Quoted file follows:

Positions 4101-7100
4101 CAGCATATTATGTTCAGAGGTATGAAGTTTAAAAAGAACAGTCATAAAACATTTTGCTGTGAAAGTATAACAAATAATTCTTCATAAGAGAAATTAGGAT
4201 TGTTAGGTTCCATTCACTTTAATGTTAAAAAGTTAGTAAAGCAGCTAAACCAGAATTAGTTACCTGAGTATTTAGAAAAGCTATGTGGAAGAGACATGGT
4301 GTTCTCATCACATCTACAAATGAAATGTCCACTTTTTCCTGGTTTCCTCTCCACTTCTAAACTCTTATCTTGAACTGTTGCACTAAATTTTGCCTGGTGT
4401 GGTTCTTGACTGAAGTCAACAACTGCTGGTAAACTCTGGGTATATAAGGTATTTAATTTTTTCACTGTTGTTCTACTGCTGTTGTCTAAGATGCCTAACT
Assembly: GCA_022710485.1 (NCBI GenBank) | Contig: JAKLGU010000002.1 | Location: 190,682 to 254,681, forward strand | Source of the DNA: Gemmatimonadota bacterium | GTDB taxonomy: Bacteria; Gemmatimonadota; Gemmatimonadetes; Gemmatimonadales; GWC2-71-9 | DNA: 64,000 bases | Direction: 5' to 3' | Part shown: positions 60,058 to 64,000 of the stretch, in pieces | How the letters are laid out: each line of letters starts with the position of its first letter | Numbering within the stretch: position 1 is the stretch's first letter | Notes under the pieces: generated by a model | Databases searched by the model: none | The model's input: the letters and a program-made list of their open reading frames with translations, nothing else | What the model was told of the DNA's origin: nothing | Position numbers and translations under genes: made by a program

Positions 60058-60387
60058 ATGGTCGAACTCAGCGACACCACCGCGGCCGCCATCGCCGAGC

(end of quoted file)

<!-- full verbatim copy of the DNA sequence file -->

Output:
Positions 4101-7100
4101 CAGCATATTATGTTCAGAGGTATGAAGTTTAAAAAGAACAGTCATAAAACATTTTGCTGTGAAAGTATAACAAATAATTCTTCATAAGAGAAATTAGGAT
4201 TGTTAGGTTCCATTCACTTTAATGTTAAAAAGTTAGTAAAGCAGCTAAACCAGAATTAGTTACCTGAGTATTTAGAAAAGCTATGTGGAAGAGACATGGT
4301 GTTCTCATCACATCTACAAATGAAATGTCCACTTTTTCCTGGTTTCCTCTCCACTTCTAAACTCTTATCTTGAACTGTTGCACTAAATTTTGCCTGGTGT
4401 GGTTCTTGACTGAAGTCAACAACTGCTGGTAAACTCTGGGTATATAAGGTATTTAATTTTTTCACTGTTGTTCTACTGCTGTTGTCTAAGATGCCTAACT
Assembly: GCA_022710485.1 (NCBI GenBank) | Contig: JAKLGU010000002.1 | Location: 190,682 to 254,681, forward strand | Source of the DNA: Gemmatimonadota bacterium | GTDB taxonomy: Bacteria; Gemmatimonadota; Gemmatimonadetes; Gemmatimonadales; GWC2-71-9 | DNA: 64,000 bases | Direction: 5' to 3' | Part shown: positions 60,058 to 64,000 of the stretch, in pieces | How the letters are laid out: each line of letters starts with the position of its first letter | Numbering within the stretch: position 1 is the stretch's first letter | Notes under the pieces: generated by a model | Databases searched by the model: none | The model's input: the letters and a program-made list of their open reading frames with translations, nothing else | What the model was told of the DNA's origin: nothing | Position numbers and translations under genes: made by a program

Positions 60058-60387
60058 ATGGTCGAACTCAGCGACACCACCGCGGCCGCCATCGCCGAGC